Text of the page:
I like this example of plain talk cited in Eric Rasmussen’s “Who Ya Gonna Call?” in Financial Advisor Magazine (Dec. 2008).

Michael Kresh of M.D. Kresh Financial Planning uses a down-to-earth image, as Rasmussen describes.

To explain the market to clients, he asks them to imagine what would happen if they were forced to sell their house in 24 hours: A home worth half a million dollars would suddenly plummet to about $100K. And that’s just what’s going on with the stock market.

"Making Sense of the Dollar"

The U.S. economy is in better shape than you think. It may even start coming back in the second half of 2009, and the dollar will end 2009 higher versus the euro and yen.

At least, that’s the optimistic outlook Marc Chandler, Brown Bothers Harriman’s global head of currency, set forth in his keynote address at NICSA (National Investment Service Company Service Association) East Coast Regional Meeting on January 15, “Making Sense of the Dollar.”

The U.S. will emerge from this crisis stronger than before, just as we emerged stronger from World War Two and subsequent crises, Chandler told his audience.

Continue reading my article, “Making Sense of the Dollar: The U.S. Will Lead the World Again” in Advisor Perspectives.

Take advantage of a 20% discount on the Managing Retirement Income conference

You can save 20% on your registration for the conference on “Managing Retirement Income: Creating Solutions to Manage Downside Risk and Adapting Strategies to Preserve Retirement Income in a Shifting Economy” that will be held in Boston, Feb. 9 to Feb. 12.  The discount code should automatically fill when you click on the link above. If not, enter this code:XU2358IW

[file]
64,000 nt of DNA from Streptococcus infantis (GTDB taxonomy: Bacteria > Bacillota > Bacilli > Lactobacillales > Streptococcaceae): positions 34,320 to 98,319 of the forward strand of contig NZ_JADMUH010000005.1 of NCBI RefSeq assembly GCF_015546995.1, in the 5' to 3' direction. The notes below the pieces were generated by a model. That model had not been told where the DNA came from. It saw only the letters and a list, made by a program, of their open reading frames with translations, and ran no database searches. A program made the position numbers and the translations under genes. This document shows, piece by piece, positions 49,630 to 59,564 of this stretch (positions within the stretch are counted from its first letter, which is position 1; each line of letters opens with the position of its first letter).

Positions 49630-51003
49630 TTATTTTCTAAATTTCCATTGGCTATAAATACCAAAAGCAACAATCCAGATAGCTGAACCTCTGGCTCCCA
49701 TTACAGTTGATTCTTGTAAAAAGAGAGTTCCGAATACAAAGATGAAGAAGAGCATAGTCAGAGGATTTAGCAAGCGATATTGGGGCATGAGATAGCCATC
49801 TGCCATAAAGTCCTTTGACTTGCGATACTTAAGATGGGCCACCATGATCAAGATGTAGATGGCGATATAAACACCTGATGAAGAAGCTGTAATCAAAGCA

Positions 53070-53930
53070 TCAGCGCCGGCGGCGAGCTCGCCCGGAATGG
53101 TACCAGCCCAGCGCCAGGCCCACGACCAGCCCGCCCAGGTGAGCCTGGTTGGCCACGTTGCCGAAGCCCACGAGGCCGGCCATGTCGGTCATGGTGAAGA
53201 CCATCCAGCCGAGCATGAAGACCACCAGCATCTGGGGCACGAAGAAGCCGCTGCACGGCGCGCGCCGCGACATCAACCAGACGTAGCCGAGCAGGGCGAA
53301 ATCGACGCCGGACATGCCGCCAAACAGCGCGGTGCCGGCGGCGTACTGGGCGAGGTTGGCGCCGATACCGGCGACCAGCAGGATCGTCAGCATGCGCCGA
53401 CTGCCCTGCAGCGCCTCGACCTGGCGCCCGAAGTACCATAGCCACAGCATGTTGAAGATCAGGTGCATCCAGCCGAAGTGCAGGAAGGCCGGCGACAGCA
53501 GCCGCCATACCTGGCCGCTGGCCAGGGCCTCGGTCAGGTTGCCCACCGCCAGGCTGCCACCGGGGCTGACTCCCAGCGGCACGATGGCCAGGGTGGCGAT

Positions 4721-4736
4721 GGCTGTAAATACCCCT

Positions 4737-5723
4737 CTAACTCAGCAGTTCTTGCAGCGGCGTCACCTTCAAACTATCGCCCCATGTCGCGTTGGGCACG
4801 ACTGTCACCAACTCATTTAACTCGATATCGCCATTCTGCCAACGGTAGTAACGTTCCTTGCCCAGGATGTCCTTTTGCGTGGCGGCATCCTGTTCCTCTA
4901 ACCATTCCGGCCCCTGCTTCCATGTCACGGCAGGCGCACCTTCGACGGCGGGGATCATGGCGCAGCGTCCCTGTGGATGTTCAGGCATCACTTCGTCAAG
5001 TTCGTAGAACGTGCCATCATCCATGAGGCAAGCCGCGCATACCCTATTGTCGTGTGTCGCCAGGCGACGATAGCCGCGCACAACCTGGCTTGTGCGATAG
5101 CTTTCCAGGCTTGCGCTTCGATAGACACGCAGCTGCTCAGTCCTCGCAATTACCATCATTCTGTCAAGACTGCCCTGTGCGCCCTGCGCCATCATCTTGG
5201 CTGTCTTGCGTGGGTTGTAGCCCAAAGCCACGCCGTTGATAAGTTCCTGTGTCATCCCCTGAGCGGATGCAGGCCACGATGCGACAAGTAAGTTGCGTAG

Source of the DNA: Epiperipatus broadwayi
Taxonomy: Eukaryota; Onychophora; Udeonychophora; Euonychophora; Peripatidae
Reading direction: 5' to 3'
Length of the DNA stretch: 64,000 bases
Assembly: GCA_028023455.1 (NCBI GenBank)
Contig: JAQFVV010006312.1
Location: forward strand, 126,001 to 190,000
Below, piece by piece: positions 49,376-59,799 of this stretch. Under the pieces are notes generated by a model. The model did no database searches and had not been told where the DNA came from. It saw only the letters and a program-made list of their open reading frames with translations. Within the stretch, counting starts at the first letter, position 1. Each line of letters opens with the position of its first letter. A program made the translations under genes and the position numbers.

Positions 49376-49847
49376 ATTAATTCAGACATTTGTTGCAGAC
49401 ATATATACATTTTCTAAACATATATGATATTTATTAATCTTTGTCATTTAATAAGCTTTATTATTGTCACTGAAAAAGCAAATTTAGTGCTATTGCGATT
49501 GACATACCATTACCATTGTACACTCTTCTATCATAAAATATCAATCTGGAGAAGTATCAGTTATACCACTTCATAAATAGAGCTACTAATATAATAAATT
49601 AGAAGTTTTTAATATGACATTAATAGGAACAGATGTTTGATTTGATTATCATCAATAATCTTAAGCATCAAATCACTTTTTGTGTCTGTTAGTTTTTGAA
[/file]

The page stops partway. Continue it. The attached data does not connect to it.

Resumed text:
I’m just passing along this information. I don’t benefit financially if you use the code. But let me know if you plan to attend. Perhaps we can meet during one of the coffee breaks.

New "Wall Street Week" seeking participants

Contact Jeff Salkin (jeff AT wallstreetweek.com) if you’re interested in appearing on a new version of  the “Wall Street Week” show.

Here’s what Jeff says:

We are launching a web-based revival of the venerable “Wall Street Week” franchise. We think there’s a need for a higher-level (and lower-decibel) program than CNBC etc. Looking for potential panelists (some of whom will also host the program.) Please email ideas/suggestions to jeff AT wallstreetweek.com

I made the Top Ten!

Well, not me, exactly. My article, “Dan Fuss: The 50-Year Opportunity in Bonds,” made the list of Advisor Perspective‘s top ten most read articles for 2008. 

“Dan Fuss” commanded the #3 spot behind “Jeremy Siegel on Why Equities are ‘Dirt Cheap’” and “Our Interview with Mohamed el-Erian.”

It looks like legendary investors draw readers.